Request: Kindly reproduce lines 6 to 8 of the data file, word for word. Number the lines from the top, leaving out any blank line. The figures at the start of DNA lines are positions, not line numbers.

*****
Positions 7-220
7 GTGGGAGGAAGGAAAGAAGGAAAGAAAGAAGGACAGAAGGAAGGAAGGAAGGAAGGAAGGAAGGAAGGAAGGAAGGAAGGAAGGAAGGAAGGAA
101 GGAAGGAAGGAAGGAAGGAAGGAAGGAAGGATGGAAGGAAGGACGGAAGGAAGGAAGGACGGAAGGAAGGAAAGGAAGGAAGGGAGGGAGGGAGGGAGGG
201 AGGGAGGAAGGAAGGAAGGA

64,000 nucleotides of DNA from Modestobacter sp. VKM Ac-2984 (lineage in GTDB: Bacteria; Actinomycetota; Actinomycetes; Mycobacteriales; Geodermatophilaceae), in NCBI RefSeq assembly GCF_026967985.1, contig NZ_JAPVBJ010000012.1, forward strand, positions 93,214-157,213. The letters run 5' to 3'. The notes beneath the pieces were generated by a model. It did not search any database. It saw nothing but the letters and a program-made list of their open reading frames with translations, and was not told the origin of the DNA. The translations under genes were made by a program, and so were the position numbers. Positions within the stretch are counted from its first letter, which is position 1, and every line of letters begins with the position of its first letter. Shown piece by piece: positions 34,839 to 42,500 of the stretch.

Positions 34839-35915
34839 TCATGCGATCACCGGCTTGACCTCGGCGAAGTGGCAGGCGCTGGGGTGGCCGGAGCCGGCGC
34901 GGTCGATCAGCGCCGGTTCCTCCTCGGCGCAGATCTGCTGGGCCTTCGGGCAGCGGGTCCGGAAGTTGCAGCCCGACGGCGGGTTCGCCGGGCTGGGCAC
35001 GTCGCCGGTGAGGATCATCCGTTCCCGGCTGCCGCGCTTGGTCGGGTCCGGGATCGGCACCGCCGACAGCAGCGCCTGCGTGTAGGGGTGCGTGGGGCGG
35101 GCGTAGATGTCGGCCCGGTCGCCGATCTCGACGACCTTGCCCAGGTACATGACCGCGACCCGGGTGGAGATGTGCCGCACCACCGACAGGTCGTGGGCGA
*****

Positions 34839-35915
34839 TCATGCGATCACCGGCTTGACCTCGGCGAAGTGGCAGGCGCTGGGGTGGCCGGAGCCGGCGC
34901 GGTCGATCAGCGCCGGTTCCTCCTCGGCGCAGATCTGCTGGGCCTTCGGGCAGCGGGTCCGGAAGTTGCAGCCCGACGGCGGGTTCGCCGGGCTGGGCAC